Jeff Passan of ESPN reports that the Oakland Athletics are bringing back starting pitcher Brett Anderson on a major league deal. Slusser first reported the sides were close. It’s a one-year deal and is pending physical.
Anderson has suffered from a slew of injuries over the course of his ten year career and nonetheless missed time last season with a shoulder injury. In 17 starts last year, the 31 year old lefty went 4-5 with a 4.48 ERA, 4.17 FIP, and 1.282 WHIP.
Stephen Vogt to the Giants
After losing their backup catcher in Hundley, the San Francisco Giants have signed catcher, Stephen Vogt to potentially fill this void on a minor league deal, as Janie McCauley of The Associated Press first reported. According to McCauley, Vogt is on his way to Giants spring training in great health after coming off right shoulder surgery last May.
Vogt has not appeared in the majors since 2017, but was an All-Star in back-to-back seasons in 2016/17 with the Oakland Athletics. In these two seasons, Vogt averaged a stat line of .256/ .322/.424 along with a wRC+ of 102.5.
After not playing in almost two years, the 34-year-old catcher is now allegedly healthy and ready to go compete for the backup catcher spot with Aramis Garcia and former Met, Rene Rivera, who was just recently signed by the team to a minor contract, as well. These three options will also provide insurance due to the question mark of All-Star catcher, Buster Posey’s readiness to start the season after coming off of hip surgery last August, where the initial recovery time was deemed 6-8 months.
Blue Jays Make an Offer to Romo
The Toronto Blue Jays have reportedly made an offer to free agent closer, Sergio Romo per Jon Morosi of MLB.com and Jon Heyman of Fancred, who was the first to report the Jays interest in Romo last week. Morosi also notes that there are several teams interested in Romo, as well, including the Minnesota Twins and Texas Rangers.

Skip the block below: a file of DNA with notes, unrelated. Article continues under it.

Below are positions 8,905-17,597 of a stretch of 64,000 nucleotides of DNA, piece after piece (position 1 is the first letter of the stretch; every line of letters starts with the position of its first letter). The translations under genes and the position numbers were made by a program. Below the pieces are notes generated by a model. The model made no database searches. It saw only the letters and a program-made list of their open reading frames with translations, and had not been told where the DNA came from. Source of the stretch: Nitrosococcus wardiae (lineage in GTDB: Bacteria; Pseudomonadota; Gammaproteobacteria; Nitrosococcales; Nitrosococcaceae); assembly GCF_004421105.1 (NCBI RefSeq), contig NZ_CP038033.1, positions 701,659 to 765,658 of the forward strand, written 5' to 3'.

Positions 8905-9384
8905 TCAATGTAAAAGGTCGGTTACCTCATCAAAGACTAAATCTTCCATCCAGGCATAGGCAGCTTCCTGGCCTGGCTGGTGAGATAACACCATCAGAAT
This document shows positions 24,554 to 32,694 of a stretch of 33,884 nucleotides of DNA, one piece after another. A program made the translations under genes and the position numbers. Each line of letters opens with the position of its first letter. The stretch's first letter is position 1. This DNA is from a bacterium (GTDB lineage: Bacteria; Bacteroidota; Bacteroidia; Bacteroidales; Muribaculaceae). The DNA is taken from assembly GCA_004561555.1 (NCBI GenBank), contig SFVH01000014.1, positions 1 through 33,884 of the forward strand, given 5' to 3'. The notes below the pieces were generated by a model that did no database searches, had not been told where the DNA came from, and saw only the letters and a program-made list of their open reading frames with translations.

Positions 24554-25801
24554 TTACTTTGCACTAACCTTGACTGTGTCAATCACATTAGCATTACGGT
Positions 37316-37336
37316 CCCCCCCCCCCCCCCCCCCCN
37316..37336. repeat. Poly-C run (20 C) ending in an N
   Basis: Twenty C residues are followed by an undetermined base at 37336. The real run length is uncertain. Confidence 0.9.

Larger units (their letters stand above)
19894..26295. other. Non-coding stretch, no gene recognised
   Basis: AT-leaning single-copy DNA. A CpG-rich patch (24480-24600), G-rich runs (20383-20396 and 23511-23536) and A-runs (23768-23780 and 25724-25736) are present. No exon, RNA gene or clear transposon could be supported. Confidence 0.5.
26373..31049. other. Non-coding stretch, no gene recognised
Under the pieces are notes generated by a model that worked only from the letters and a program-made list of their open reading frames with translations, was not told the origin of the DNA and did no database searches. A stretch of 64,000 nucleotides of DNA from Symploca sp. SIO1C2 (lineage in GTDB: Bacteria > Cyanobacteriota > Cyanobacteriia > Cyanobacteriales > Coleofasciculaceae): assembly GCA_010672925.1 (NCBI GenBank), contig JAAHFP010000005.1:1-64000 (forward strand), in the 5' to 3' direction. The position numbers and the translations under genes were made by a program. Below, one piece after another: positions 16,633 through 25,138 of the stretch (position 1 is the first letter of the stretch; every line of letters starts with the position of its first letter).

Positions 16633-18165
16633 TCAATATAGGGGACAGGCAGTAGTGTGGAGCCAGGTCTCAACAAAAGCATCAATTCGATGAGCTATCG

Romo closed out games for the Tampa Bay Rays last season recording 25 saves and striking out 75 batters to go along with his 4.14 ERA, 4.04 FIP, and 1.262 WHIP in 67.1 innings. The 35-year-old also started 5 games as the Rays were the first of several teams to test out the opener strategy in 2018, where they only use their relievers instead of a starting pitcher.
Romo spent nine of his eleven seasons with the San Francisco Giants from 2008-2016, where he made one lone All-Star appearance and most importantly helped them win three World Series titles, while recording 84 total saves.
Eric Young Signs with Orioles
In his tenth season last year, Young struggled mightily producing a stat line of .202/.248/.303 along with a wRC+ of 51 in just 41 games. The soon to be 34-year-old is best known for his speed with 162 career stolen bases, which could be a valuable asset coming off the bench for the Orioles if he makes the big league club.
AJ Ellis to Retire for Baseball Ops Role With Padres
This news comes as a surprise due to the eleven year veteran’s steady production as a player. Ellis played for the Padres in his final season last year and produced a solid line of .272/.378/.344 with a wRC+ of 105.
Ellis is best known for his unique relationship with three-time CY Young award winner, Clayton Kershaw, whom he caught in 829 innings while playing nine seasons for the Los Angeles Dodgers.